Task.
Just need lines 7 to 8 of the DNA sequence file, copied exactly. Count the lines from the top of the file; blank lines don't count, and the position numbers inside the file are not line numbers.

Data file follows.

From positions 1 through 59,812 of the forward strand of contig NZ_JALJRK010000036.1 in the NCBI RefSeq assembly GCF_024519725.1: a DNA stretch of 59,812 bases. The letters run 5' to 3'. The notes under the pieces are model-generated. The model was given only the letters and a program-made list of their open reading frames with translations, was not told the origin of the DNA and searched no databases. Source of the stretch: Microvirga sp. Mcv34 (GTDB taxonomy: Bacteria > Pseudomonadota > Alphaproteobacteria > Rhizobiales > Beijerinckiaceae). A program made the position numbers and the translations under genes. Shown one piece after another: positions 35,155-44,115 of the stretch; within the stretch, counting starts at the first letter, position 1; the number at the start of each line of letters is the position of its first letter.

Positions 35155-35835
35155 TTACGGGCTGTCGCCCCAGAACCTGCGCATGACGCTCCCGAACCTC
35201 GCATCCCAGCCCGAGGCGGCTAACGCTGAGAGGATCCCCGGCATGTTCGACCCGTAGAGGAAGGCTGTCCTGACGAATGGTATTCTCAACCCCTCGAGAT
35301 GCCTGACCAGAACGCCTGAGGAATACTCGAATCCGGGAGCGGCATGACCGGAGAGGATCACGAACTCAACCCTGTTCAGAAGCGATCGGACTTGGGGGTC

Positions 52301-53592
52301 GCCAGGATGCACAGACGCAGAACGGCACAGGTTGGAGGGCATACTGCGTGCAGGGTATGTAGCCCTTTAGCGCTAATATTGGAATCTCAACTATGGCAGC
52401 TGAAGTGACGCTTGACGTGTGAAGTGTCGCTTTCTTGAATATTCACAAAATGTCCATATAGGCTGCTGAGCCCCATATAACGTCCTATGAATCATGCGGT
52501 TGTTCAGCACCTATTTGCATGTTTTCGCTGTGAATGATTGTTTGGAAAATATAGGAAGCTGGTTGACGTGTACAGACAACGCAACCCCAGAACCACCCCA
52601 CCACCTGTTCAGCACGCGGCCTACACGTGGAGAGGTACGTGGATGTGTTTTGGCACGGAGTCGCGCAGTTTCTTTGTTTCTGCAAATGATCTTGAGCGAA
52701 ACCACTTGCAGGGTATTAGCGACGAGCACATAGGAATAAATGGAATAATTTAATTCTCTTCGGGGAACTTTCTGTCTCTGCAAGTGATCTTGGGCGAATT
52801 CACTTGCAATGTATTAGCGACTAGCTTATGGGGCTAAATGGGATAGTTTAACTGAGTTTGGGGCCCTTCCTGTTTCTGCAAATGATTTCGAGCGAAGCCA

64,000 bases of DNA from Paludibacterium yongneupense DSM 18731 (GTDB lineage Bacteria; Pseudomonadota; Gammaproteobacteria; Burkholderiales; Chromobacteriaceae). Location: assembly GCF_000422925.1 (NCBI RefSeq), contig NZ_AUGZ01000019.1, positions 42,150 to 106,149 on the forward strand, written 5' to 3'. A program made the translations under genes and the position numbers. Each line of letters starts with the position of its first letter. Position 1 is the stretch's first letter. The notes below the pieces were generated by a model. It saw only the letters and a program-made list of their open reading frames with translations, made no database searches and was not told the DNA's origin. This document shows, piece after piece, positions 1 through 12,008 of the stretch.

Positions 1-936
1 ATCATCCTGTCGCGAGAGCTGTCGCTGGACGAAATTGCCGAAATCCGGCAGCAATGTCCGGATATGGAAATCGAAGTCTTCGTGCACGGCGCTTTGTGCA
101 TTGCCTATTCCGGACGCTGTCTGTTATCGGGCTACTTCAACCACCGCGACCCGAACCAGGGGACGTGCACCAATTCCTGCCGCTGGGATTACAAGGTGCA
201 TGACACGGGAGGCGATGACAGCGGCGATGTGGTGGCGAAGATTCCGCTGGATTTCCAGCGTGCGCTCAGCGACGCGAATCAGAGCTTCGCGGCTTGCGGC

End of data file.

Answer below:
52301 GCCAGGATGCACAGACGCAGAACGGCACAGGTTGGAGGGCATACTGCGTGCAGGGTATGTAGCCCTTTAGCGCTAATATTGGAATCTCAACTATGGCAGC
52401 TGAAGTGACGCTTGACGTGTGAAGTGTCGCTTTCTTGAATATTCACAAAATGTCCATATAGGCTGCTGAGCCCCATATAACGTCCTATGAATCATGCGGT